Thank you for the opportunity to testify at today’s hearing regarding the FY 2012 Budget as it relates to the Administration for Child Services. And thank you Chairperson Palma for all the hard work you and the members of the General Welfare Committee have done to protect some of the most vulnerable New Yorkers.
Today I want to specifically address the City’s proposal to eliminate 16,500 child care slots in the FY 2012 budget, and some of the inadequate measures the Administration for Children’s Services has taken thus far to communicate the implications of these cuts to impacted families. These reductions, if enacted, will have devastating consequences for working families, their children, our economy and the child care system at large.
The proposed cuts will eliminate roughly one-third of the City’s subsidized child care slots and impact some of our most vulnerable children – those enrolled in both full-time, center-based programs, as well as those entrusted to the care of home-based providers. The estimated $75 to $90 million in near-term savings will result in long-term consequences for thousands of working parents who, struggling to make ends meet, will be forced to make the intolerable choice of leaving their jobs in order to care for their children, or putting their children in less desirable, less safe childcare arrangements. Those forced to leave work to care for their children inevitably end up in the ranks of the City’s unemployed and have to seek other government assistance —outcomes that are certain to add costs to the City.
I am particularly concerned about the loss of slots at the most comprehensive, center-based programs -- those which offer children three meals a day, instruction from licensed child care providers, and a monitored curriculum. These programs play a vital role in narrowing the achievement gap by providing a crucial educational bridge for children from low-income backgrounds, helping them develop vocabulary and language skills that get them ready to start Kindergarten on day one.
It has also come to my attention that ACS sent letters to 11,000 impacted families in mid-February, notifying them of the termination of their subsidy and offering information about alternative programs, including Head Start, Universal Pre-K (UPK), Kindergarten, and Out-of-School Time (OST) programs. A child’s eligibility for a given program depends on families’ annual income over the Federal Poverty Level (FPL), and a “priority” level that indicates how long they have been in the system. To the best of my knowledge, ACS has not provided families with contact information for people who can help answer questions they may have about why their subsidies were terminated, or determining the programs for which their children may be eligible.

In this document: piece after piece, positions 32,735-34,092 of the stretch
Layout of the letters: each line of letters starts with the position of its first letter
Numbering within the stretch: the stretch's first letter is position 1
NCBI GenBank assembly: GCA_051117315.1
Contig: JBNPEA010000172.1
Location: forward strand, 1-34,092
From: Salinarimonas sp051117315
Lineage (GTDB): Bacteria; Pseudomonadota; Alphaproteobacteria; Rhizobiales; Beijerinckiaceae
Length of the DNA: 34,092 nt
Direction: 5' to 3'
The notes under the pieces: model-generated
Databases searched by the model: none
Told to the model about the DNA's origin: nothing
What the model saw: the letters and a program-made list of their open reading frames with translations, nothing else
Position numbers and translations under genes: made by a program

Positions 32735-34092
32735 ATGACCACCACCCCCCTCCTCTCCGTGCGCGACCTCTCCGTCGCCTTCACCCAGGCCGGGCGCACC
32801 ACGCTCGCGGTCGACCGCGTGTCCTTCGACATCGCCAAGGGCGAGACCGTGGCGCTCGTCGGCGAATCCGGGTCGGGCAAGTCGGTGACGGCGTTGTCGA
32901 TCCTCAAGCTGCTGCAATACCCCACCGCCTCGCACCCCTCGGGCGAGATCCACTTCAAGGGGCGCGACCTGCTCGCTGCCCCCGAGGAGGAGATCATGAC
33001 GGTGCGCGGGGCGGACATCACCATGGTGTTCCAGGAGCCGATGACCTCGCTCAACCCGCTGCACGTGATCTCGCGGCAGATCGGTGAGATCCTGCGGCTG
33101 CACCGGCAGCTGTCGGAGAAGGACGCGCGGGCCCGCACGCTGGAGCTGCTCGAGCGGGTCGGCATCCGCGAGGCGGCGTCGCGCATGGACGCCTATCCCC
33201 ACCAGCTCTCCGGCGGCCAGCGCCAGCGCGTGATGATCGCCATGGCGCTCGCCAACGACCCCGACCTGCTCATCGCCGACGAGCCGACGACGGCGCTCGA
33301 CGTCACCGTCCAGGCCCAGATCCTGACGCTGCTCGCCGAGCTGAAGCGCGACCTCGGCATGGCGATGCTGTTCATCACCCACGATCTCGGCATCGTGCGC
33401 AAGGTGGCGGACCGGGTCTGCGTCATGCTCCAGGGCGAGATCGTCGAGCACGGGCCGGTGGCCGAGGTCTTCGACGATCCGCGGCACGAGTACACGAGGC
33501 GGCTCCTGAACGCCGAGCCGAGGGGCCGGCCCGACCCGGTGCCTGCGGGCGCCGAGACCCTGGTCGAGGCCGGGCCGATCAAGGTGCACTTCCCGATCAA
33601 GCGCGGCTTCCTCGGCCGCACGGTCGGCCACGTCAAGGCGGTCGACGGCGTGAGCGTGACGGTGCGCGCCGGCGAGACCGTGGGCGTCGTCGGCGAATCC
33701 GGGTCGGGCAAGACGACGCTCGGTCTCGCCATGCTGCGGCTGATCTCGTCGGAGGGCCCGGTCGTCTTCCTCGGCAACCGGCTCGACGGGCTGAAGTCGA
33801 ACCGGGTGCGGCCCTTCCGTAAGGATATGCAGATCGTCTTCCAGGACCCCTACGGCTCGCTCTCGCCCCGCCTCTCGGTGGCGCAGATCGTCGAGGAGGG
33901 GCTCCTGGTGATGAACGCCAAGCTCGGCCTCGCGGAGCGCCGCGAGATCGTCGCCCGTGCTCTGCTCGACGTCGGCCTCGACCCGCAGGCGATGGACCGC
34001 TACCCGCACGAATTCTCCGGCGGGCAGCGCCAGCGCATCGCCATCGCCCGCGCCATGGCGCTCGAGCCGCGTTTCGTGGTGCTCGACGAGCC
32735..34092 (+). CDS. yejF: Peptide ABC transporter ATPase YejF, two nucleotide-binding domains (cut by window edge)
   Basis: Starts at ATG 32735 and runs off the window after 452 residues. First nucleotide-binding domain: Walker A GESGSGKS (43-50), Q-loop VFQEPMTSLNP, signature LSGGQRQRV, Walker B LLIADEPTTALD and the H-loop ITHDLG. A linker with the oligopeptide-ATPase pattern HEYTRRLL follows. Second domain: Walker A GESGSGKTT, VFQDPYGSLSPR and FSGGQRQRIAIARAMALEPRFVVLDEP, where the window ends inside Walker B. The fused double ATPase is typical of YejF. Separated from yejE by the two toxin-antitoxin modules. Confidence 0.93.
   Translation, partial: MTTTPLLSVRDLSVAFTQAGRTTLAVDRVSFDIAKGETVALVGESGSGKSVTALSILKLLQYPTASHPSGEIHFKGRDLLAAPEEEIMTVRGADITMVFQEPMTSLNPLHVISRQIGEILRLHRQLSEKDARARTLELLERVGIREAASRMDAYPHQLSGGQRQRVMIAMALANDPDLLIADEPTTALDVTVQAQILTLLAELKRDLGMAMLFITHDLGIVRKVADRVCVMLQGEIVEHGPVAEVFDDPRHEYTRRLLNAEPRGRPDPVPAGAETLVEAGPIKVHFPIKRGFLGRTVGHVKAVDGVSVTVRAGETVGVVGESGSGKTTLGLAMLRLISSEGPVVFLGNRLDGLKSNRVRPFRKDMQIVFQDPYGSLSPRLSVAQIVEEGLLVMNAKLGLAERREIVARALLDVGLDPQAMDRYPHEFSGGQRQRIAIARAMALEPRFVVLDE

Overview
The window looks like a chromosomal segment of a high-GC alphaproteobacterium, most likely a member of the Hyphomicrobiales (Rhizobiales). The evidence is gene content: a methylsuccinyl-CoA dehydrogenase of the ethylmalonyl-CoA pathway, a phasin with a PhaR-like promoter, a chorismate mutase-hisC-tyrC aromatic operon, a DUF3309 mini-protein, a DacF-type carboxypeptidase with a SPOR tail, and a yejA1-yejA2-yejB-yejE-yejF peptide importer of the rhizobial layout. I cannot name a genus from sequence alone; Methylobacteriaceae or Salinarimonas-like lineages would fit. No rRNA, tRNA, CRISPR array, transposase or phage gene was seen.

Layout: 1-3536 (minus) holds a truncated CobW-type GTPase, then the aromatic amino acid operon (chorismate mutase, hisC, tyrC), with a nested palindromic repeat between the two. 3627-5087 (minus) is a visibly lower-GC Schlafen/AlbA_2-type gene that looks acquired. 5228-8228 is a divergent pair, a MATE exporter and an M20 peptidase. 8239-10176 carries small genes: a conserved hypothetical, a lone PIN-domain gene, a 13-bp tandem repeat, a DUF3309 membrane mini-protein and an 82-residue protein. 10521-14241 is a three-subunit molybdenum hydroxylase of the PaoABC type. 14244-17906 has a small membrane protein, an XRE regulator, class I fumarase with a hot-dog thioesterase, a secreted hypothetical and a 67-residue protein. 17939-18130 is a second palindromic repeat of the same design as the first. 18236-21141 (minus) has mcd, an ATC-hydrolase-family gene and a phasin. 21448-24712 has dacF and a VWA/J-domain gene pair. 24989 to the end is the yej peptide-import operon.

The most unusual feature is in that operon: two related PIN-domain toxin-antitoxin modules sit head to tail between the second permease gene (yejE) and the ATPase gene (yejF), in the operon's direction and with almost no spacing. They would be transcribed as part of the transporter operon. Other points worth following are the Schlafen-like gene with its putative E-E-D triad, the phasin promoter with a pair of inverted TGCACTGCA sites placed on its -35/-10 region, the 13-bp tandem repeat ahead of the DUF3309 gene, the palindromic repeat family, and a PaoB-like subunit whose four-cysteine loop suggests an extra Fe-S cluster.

It is bad enough that the City is telling hard working families who have relied on safe and stable day care options that they no longer have those options. It is an utter disgrace, however, to leave them out in the cold, absent useful information and supports to help them figure out what their next steps should be. Navigating this system would be a challenge for those of us with years of experience working in government. For parents working multiple jobs or who may have language barriers, many of whom have limited time to investigate where they can get answers to their questions, this is a daunting task.
There are many questions left unanswered. Before moving forward with cuts, the City needs to address how ACS will answer the following questions:
- Will all families whose vouchers are being terminated be able to enroll their children in full-time day care, at a comparable price to what they had been paying, through one of the other services that ACS listed in its letter?
- Beyond a mailing about different childcare options, what specific information has ACS provided to families about the process of applying to and enrolling their children in alternative programs?
- Who are the points of contact that affected families can reach out to should they have questions about their subsidies being terminated, and the application/enrollment process in other programs?
- Given that ACS has advised parents to enroll their children in the Department of Education’s (DOE) UPK programs, how are the two agencies working together to ensure that the DOE can accommodate the enrollment increase it will see in these programs, and that all children in impacted families will have access to seats?
It is a mistake to collapse the safety net for hard working New Yorkers. Cuts to core services must be accompanied with short-term and long-term plans on how the City will deal with the ensuing consequences – such as job loss, child development and safety, and burdens on other government resources. At a time when our priorities should be helping people find or maintain work, it makes little sense to propose policies that will inevitably result in driving up unemployment, as well as costs to the City.
I urge the City to reexamine these cuts and devise a solution that is both fiscally viable, and will prevent future job loss. Thank you.
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